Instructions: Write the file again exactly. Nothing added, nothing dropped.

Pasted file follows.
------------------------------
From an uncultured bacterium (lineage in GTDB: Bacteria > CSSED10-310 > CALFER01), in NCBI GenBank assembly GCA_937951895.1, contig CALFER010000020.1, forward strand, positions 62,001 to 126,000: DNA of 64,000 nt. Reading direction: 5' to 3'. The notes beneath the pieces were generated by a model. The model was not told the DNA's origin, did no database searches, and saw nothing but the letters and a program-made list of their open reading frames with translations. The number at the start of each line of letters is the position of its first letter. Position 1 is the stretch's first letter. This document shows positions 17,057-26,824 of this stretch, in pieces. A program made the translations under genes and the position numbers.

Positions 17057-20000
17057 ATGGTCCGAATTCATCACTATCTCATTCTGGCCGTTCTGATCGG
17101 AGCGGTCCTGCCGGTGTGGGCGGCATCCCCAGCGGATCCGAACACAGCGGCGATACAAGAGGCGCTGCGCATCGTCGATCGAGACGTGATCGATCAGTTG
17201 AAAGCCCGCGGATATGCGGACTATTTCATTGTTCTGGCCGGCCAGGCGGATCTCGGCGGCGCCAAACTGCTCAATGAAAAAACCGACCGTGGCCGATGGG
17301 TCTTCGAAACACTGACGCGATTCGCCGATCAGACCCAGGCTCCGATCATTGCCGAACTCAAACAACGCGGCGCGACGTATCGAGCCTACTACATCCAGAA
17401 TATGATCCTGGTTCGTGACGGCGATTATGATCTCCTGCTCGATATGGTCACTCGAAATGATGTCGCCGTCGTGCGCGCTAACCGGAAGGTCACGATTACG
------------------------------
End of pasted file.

From an uncultured bacterium (lineage in GTDB: Bacteria > CSSED10-310 > CALFER01), in NCBI GenBank assembly GCA_937951895.1, contig CALFER010000020.1, forward strand, positions 62,001 to 126,000: DNA of 64,000 nt. Reading direction: 5' to 3'. The notes beneath the pieces were generated by a model. The model was not told the DNA's origin, did no database searches, and saw nothing but the letters and a program-made list of their open reading frames with translations. The number at the start of each line of letters is the position of its first letter. Position 1 is the stretch's first letter. This document shows positions 17,057-26,824 of this stretch, in pieces. A program made the translations under genes and the position numbers.

Positions 17057-20000
17057 ATGGTCCGAATTCATCACTATCTCATTCTGGCCGTTCTGATCGG
17101 AGCGGTCCTGCCGGTGTGGGCGGCATCCCCAGCGGATCCGAACACAGCGGCGATACAAGAGGCGCTGCGCATCGTCGATCGAGACGTGATCGATCAGTTG
17201 AAAGCCCGCGGATATGCGGACTATTTCATTGTTCTGGCCGGCCAGGCGGATCTCGGCGGCGCCAAACTGCTCAATGAAAAAACCGACCGTGGCCGATGGG
17301 TCTTCGAAACACTGACGCGATTCGCCGATCAGACCCAGGCTCCGATCATTGCCGAACTCAAACAACGCGGCGCGACGTATCGAGCCTACTACATCCAGAA
17401 TATGATCCTGGTTCGTGACGGCGATTATGATCTCCTGCTCGATATGGTCACTCGAAATGATGTCGCCGTCGTGCGCGCTAACCGGAAGGTCACGATTACG